That doesn't mean I don't have respect for people who can do it themselves. I agree with cheesehead: it's a great affordable housing option.

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id04sp 7 years, 7 months ago

Kielbasa,

If you want it done right, you need to be there every day looking at the progress and making sure it's done right. Take photos as the project goes so that you can find the studs, drains, etc., when you need to.

Whatever "protection" you think you might have can disappear in a builder's bankruptcy action.

Somebody intentionally put a wood block down a drain line during one of my projects. The bathroom flooded, ruined drywall in the family room downstairs, and a big tear-out and redo was required. We never figured out if it was a plumber's helper or a drywall hanger who did it. I did remember seeing a drywaller intentionally drive a nail into a plastic drain pipe after the leak showed up -- it just took until then for me to put 2 and 2 together on what happened.

Stuff like this was why I did my own when I built one to keep. I don't have to worry about what I'll find behind a wall some day when that nasty stain shows up on the ceiling.

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Matthew Stoddard 7 years, 7 months ago

ID- I can empathize with what happened, but I've been pretty lucky in those endeavors so far. Granted, it's our first home, though.

We had my wife's "other" parents watch out for us while our house was being built. He's an retired contractor himself, so he was nice enough to point out things to us. We also check out references & our contractor had some things that weren't completely right but stood by us and fixed it or gave us money back. He's all but retired now, but was nice enough to come back to check on something we wondered about a couple months ago, 5 years after he was finished building.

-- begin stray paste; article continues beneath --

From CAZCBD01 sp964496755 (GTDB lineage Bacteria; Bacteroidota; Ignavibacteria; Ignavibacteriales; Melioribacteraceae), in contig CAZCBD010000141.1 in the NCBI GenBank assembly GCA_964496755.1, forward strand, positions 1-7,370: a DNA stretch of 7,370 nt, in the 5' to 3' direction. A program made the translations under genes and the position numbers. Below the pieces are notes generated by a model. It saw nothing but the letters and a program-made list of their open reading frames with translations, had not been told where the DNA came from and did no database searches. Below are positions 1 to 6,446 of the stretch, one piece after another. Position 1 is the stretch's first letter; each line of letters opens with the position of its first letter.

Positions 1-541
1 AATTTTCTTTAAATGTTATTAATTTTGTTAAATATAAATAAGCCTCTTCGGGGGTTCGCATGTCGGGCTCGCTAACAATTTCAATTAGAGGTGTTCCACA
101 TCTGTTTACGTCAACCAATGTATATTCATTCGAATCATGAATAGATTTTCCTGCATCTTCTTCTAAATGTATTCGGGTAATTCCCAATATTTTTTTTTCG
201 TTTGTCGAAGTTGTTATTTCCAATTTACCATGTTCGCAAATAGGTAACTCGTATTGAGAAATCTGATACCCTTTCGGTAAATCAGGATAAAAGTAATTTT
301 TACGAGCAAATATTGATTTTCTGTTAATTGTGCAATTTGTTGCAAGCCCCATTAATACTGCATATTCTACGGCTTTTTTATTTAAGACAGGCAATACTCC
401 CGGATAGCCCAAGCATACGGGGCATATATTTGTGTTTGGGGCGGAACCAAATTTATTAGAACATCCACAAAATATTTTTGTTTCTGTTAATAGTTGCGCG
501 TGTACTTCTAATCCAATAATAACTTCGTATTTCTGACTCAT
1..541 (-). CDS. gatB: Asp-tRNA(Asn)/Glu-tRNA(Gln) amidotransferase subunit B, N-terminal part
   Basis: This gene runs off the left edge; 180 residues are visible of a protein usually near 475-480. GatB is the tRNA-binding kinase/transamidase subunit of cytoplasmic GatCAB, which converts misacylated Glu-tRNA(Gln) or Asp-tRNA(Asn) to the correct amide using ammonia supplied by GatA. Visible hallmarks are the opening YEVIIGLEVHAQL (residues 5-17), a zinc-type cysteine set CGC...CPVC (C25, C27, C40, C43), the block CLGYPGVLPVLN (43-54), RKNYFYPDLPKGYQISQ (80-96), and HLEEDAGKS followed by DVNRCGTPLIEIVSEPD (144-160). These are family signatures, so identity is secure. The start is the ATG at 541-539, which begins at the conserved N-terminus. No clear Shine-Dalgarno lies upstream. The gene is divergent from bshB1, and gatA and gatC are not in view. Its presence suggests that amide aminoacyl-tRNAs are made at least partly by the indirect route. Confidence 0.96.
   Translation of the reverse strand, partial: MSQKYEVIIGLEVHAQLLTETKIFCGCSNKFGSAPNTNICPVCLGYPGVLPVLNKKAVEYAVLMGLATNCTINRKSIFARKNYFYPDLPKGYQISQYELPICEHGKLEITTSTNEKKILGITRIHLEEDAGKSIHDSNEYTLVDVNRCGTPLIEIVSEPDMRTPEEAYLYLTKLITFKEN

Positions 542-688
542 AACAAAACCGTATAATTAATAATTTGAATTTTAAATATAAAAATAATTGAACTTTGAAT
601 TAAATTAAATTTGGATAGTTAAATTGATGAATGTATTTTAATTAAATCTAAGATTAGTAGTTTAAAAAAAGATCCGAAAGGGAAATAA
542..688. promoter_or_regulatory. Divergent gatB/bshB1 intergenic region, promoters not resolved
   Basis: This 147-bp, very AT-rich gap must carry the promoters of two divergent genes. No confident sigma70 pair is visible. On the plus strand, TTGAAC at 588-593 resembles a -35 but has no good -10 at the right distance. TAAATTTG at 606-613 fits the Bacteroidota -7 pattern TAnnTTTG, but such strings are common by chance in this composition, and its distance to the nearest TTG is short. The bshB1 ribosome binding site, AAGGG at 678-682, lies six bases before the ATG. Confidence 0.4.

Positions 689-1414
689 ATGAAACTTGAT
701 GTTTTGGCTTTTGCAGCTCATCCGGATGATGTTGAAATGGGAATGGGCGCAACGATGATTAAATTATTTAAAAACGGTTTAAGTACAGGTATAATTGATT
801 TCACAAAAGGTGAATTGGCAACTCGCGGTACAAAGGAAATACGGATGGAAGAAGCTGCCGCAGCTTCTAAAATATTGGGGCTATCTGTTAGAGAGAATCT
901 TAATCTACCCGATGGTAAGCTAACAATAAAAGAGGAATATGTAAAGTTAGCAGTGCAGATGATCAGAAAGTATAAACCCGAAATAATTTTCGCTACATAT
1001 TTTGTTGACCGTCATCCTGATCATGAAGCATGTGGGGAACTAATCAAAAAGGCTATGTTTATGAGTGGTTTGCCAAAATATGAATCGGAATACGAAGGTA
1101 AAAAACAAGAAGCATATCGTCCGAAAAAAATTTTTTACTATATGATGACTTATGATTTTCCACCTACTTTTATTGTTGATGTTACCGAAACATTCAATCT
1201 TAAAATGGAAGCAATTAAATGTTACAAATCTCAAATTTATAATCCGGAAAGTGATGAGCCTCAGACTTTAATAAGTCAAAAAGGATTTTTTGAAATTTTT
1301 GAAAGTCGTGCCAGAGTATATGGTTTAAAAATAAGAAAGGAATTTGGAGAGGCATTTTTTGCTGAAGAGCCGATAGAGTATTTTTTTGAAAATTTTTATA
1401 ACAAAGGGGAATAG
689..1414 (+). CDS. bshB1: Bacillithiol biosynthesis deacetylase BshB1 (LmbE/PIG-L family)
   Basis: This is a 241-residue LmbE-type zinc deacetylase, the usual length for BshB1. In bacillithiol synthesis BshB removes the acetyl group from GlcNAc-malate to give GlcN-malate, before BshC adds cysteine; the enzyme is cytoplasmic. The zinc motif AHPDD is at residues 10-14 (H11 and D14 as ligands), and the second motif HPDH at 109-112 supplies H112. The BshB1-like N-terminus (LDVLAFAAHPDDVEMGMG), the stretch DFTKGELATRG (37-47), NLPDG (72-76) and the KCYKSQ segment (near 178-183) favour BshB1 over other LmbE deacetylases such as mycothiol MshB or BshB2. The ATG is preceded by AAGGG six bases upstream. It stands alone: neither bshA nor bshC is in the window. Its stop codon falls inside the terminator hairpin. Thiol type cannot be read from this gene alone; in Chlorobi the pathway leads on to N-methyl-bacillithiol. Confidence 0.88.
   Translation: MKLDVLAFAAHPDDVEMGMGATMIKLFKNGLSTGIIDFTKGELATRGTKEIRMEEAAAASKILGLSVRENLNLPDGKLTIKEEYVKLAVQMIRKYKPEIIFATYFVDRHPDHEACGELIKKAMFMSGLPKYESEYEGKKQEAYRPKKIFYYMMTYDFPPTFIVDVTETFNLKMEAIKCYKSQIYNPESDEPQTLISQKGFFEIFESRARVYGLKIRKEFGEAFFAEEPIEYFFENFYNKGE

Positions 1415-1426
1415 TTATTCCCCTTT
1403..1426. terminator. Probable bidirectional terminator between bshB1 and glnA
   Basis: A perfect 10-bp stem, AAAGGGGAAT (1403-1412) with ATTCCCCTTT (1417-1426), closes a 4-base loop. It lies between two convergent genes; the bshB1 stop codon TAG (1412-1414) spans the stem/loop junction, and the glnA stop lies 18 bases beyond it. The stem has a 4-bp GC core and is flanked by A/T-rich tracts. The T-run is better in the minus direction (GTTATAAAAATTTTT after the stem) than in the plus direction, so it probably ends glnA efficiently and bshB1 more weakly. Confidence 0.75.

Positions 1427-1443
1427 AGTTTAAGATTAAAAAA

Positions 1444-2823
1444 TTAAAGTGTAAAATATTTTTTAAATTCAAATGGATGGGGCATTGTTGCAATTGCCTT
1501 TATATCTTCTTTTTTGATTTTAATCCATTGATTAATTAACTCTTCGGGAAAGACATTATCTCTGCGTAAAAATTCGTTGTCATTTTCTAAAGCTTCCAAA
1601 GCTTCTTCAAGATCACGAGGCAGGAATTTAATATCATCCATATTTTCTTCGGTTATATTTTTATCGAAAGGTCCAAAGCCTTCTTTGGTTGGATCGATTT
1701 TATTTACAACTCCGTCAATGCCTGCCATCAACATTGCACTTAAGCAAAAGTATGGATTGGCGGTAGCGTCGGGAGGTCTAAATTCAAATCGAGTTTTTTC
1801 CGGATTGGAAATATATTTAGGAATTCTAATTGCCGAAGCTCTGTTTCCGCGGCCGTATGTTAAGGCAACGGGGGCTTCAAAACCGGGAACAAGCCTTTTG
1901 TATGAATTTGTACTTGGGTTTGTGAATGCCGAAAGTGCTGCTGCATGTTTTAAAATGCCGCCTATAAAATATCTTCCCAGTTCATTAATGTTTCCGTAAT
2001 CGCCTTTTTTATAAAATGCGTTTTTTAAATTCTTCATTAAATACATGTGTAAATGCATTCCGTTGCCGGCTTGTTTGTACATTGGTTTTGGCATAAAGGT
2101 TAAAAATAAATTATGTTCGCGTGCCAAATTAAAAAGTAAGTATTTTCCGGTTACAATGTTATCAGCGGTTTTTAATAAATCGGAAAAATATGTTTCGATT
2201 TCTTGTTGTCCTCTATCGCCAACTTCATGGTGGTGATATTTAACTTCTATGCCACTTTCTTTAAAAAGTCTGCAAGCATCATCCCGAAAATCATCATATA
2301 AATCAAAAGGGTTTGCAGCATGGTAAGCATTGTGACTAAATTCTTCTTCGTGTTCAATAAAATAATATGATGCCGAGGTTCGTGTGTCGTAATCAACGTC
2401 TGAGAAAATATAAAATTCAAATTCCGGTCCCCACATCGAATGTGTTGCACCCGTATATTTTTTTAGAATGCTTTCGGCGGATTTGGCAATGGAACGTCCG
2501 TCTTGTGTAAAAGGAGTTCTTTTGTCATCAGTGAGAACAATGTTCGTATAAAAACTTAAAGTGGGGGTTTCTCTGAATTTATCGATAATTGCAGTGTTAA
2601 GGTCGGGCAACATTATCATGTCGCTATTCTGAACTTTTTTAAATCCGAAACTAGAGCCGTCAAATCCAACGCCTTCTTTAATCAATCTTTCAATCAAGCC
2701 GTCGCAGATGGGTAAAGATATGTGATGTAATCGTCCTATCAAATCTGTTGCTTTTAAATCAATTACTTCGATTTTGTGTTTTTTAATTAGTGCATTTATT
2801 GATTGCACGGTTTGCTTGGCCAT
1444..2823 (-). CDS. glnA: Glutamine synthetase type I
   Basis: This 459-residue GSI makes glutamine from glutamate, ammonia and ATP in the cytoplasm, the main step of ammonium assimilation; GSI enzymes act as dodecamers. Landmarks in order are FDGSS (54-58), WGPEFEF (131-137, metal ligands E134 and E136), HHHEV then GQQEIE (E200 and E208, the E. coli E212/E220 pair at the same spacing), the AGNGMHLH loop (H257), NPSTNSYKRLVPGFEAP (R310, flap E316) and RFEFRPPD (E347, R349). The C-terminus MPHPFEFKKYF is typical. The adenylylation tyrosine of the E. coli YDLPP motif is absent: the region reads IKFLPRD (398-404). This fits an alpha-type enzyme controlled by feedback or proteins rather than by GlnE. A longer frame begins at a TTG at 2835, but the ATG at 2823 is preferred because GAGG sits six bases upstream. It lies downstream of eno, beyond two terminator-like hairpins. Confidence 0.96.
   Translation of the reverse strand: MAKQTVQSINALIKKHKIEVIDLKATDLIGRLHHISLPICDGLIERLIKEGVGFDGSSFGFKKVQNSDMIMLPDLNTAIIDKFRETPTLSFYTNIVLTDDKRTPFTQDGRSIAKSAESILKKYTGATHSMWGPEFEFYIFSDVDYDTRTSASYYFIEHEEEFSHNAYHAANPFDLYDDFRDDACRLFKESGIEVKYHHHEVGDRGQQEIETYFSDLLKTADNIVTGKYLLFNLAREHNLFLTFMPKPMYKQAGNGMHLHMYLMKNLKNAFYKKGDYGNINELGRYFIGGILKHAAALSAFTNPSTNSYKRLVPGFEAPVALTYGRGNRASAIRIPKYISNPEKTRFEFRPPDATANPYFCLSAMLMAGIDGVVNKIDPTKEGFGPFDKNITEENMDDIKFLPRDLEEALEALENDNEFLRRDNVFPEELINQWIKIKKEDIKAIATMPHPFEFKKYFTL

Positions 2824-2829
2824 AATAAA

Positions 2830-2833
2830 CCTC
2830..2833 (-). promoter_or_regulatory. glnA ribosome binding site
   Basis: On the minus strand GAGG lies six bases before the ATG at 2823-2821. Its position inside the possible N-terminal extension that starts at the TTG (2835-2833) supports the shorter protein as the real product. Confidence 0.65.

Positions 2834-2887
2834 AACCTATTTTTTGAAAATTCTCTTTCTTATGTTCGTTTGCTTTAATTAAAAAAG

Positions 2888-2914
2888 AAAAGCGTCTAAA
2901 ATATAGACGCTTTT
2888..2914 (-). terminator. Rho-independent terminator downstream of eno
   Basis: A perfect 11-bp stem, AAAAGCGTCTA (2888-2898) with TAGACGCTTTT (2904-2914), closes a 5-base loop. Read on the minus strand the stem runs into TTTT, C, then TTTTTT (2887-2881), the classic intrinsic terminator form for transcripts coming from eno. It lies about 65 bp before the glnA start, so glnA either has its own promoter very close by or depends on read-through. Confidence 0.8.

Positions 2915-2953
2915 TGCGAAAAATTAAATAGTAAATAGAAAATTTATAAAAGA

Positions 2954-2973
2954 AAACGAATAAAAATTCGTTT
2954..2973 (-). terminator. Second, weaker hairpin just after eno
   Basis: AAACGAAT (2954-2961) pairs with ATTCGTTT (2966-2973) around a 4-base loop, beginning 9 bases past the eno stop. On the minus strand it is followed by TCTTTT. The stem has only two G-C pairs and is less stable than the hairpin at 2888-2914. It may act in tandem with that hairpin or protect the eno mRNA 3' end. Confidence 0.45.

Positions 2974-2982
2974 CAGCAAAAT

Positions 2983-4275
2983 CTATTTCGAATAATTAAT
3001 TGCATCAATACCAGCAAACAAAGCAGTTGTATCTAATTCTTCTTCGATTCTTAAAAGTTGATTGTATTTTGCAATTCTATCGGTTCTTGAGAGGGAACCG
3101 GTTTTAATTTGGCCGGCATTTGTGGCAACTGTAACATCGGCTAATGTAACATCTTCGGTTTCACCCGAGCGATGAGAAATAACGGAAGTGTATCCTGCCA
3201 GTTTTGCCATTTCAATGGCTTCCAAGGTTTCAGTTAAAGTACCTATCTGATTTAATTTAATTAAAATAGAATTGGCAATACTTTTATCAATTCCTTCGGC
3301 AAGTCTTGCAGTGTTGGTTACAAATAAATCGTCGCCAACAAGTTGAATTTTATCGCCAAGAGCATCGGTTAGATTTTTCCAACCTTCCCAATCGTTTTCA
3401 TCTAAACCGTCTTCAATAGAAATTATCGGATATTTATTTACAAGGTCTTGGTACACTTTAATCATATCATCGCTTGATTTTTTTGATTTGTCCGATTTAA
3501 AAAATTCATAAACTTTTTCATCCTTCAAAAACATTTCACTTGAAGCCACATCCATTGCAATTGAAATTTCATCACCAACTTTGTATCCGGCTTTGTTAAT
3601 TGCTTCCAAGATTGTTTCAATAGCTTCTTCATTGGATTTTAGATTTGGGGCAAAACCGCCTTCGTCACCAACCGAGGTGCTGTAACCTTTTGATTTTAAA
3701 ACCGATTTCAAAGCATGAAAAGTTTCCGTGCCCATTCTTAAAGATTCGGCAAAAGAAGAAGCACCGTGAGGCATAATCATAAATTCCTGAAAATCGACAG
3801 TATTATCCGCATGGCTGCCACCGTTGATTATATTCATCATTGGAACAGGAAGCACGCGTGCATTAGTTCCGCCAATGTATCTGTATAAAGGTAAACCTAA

Same with the harder part on our landscaping: we've done most of it ourselves. My father-in-law is the green thumb of the family. The only thing I can grow is a moustache or beard and that won't grow back in until my hair turns more gray to match the facial hair. Should be any day now! LOL!

This is also why I take my vehicle to someone I know I can trust. Way back when, I could work on my tank engine, but a car is foreign to me. That's one of the nice perks about being a 30yr local: I've had time to look around and get used to who does what in a good manner.

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id04sp 7 years, 7 months ago

Having someone to do that looking out makes a big difference. You are lucky.

My rule used to be that, when I made the second dumb mistake of the day, I quit. When measure twice, cut once, turned into measure 5 times, cut, "aw, crap," it was the end of the day. Guys on work release from the jail in Craig don't have that option. Lots of stuff happens after 3 PM when people get tired but have to keep going.

Want a real diasppointment? Install a nice "round" window over the tub and come to find out that it's not tempered glass. Six inches higher and it would have been okay. Stuff like that.

I had one really funny thing happen in a spec house. I installed a very nice tempered glass shower enclosure in a master bathroom. About a week after the owners took possession, the glass shattered spontaneously in the middle of the night. It's just something that happens sometimes when the tempering job is not done right. The vendor replaced the door, and the owners were good sports, but it's just not the kind of thing you expect to happen in a brand new house. The poor people thought we'd built the house on an Indian burial ground or something. LOL.